IPS is working with a media planning agency to finalise the marketing channel strategy for activity in and around Greater Manchester. We expect to be undertaking two campaigns. The first, due to go live during August, will be aimed at businesses in those sectors which are likely to come into contact with identity cards when they are selling products or services. The second, due to go live during October, is aimed at citizens to notify them about the ability to get an identity card in their area and explaining what it can do for them.

Recent stakeholder and communications activity

IPS has met with a large number of stakeholder organisations as part of a continuing programme to inform and consult on the NIS. These have included organisations from the public, private and third sector including the National Union of Students, Universities UK and other organisations representing students. In Greater Manchester in particular we have already met with organisations such as the Learning and Skills Council and the universities. The Home Secretary's speech on the 29 January in Manchester Town Hall was attended by 35 different organisations from Greater Manchester.

IPS will continue our programme of stakeholder involvement to ensure that important information regarding the NIS reaches the widest possible audience. We are planning events in Greater Manchester over the next two months and will ensure that student organisations are represented.

We also send out a monthly newsletter to stakeholders to keep them informed about the NIS and this currently goes to 600 organisations.

Activity with young people

During her recent visit to Manchester, the Home Secretary visited Newall Green School in Wythenshawe to meet young people who could be some of the first to be able to apply for cards from 2010. Together they discussed how identity cards will help young people strike out on their own by opening their first bank account, renting their first flat, or perhaps travelling to Europe for the first time.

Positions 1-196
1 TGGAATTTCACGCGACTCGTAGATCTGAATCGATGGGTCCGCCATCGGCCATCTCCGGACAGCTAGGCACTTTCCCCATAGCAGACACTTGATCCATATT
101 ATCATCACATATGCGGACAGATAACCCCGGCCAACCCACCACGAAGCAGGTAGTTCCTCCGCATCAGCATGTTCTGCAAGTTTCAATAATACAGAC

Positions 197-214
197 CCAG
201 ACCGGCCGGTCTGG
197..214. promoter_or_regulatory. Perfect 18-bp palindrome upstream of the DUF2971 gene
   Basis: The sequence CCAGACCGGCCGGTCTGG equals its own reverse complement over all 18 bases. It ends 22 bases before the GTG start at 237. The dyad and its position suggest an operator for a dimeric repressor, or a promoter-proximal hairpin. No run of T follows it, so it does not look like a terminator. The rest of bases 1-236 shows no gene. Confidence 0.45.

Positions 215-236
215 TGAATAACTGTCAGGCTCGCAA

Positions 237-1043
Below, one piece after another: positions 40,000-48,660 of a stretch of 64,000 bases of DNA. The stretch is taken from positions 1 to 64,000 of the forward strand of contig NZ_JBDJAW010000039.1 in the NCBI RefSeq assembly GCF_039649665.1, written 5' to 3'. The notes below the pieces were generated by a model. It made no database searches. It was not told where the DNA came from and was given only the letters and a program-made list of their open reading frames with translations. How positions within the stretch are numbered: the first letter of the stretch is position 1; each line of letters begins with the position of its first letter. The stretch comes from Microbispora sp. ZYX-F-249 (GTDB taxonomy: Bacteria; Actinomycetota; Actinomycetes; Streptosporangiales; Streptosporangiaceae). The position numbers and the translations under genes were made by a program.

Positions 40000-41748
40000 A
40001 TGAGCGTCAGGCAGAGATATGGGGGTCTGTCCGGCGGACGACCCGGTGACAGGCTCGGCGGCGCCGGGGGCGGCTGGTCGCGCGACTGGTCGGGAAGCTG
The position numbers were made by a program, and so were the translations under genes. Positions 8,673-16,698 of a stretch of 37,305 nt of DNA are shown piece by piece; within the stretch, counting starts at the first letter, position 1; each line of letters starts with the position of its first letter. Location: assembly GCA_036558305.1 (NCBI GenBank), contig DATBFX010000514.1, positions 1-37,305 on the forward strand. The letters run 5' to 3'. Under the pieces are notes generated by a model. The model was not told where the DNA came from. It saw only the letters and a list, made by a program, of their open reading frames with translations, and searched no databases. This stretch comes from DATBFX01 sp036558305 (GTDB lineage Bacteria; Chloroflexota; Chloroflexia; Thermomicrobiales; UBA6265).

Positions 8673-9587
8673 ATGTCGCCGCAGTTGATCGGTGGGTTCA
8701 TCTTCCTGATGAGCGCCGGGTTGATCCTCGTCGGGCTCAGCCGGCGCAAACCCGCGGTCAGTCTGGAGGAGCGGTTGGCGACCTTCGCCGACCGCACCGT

Recent media activity

As part of the Home Secretary's recent visit to Manchester, the regional broadcast/print media were invited to attend and film her visit to a local school to discuss identity issues, and undertake interviews with the Home Secretary. We also issued a press notice including a supportive statement from Manchester Airport Group. IPS provided proactive briefings with regional media following the speech.

Local coverage of the event focused primarily on good pieces in the Manchester Evening News and Press Association, which was picked up more widely by local and regional media.

National online coverage was reported by BBC News, ITN Online, Channel Four Online, Eastern Daily Press and a range of global news sites.

Channel M filmed the Home Secretary's visit and Key 103, City Talk and XFM recorded interviews.

Asked by

To ask Her Majesty's Government what benefits they expect as a result of immigrants being issued with ID cards; and how they are being monitored. [HL3447]

The identity card for foreign nationals provides evidence of the holder's nationality, identity and status in the U.K. It provides information that makes it easier to understand the migrant's entitlement, including any right to work or access public services. Taking biometrics, and then locking them to that person's details, provides a very safe and secure way of identifying that person and helps to combat illegal working and reduce illegal immigration to the UK.

The identity card helps businesses:

reduce administrative burden

make it easier for employers, sponsors and others to check entitlements

ensure those who are here illegally do not receive benefits and other privileges of living in the UK.

For the individual it makes it easier to:

provide proof of their right to live in the UK

prove their identity safely and quickly where and whenever this is required

get a job, as potential employers can use the card to check future employees identity and employment status quickly and easily.

The monitoring of these benefits is ongoing and includes a range of different statistical and survey methods.